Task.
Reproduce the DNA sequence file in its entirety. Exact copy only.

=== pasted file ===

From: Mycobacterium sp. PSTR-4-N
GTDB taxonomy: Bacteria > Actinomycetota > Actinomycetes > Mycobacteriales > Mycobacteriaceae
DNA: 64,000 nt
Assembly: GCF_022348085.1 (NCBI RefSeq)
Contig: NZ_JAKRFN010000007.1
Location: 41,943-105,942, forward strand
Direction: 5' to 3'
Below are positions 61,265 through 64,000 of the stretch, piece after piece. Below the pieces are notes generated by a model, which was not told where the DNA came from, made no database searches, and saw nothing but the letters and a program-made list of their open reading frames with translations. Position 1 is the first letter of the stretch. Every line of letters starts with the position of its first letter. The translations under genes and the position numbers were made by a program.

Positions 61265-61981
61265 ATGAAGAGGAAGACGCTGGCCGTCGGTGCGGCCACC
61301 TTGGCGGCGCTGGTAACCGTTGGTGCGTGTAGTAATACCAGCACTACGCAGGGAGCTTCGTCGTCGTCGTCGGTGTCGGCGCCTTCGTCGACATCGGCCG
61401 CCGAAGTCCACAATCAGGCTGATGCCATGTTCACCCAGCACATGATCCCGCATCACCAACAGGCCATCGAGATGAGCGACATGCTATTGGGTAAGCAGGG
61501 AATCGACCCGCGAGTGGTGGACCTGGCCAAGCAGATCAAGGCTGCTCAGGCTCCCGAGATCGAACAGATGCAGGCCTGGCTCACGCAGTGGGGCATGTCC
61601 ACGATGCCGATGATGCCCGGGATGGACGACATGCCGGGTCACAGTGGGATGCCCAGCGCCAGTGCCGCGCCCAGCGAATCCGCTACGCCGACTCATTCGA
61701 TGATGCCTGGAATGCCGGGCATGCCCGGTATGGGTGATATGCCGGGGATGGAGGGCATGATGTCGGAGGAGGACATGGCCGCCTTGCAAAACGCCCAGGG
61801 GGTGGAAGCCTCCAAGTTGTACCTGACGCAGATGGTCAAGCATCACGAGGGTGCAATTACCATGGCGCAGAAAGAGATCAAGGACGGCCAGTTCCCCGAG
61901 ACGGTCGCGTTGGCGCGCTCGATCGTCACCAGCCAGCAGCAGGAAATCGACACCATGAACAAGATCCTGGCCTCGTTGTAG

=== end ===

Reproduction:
From: Mycobacterium sp. PSTR-4-N
GTDB taxonomy: Bacteria > Actinomycetota > Actinomycetes > Mycobacteriales > Mycobacteriaceae
DNA: 64,000 nt
Assembly: GCF_022348085.1 (NCBI RefSeq)
Contig: NZ_JAKRFN010000007.1
Location: 41,943-105,942, forward strand
Direction: 5' to 3'
Below are positions 61,265 through 64,000 of the stretch, piece after piece. Below the pieces are notes generated by a model, which was not told where the DNA came from, made no database searches, and saw nothing but the letters and a program-made list of their open reading frames with translations. Position 1 is the first letter of the stretch. Every line of letters starts with the position of its first letter. The translations under genes and the position numbers were made by a program.

Positions 61265-61981
61265 ATGAAGAGGAAGACGCTGGCCGTCGGTGCGGCCACC
61301 TTGGCGGCGCTGGTAACCGTTGGTGCGTGTAGTAATACCAGCACTACGCAGGGAGCTTCGTCGTCGTCGTCGGTGTCGGCGCCTTCGTCGACATCGGCCG
61401 CCGAAGTCCACAATCAGGCTGATGCCATGTTCACCCAGCACATGATCCCGCATCACCAACAGGCCATCGAGATGAGCGACATGCTATTGGGTAAGCAGGG
61501 AATCGACCCGCGAGTGGTGGACCTGGCCAAGCAGATCAAGGCTGCTCAGGCTCCCGAGATCGAACAGATGCAGGCCTGGCTCACGCAGTGGGGCATGTCC
61601 ACGATGCCGATGATGCCCGGGATGGACGACATGCCGGGTCACAGTGGGATGCCCAGCGCCAGTGCCGCGCCCAGCGAATCCGCTACGCCGACTCATTCGA
61701 TGATGCCTGGAATGCCGGGCATGCCCGGTATGGGTGATATGCCGGGGATGGAGGGCATGATGTCGGAGGAGGACATGGCCGCCTTGCAAAACGCCCAGGG
61801 GGTGGAAGCCTCCAAGTTGTACCTGACGCAGATGGTCAAGCATCACGAGGGTGCAATTACCATGGCGCAGAAAGAGATCAAGGACGGCCAGTTCCCCGAG
61901 ACGGTCGCGTTGGCGCGCTCGATCGTCACCAGCCAGCAGCAGGAAATCGACACCATGAACAAGATCCTGGCCTCGTTGTAG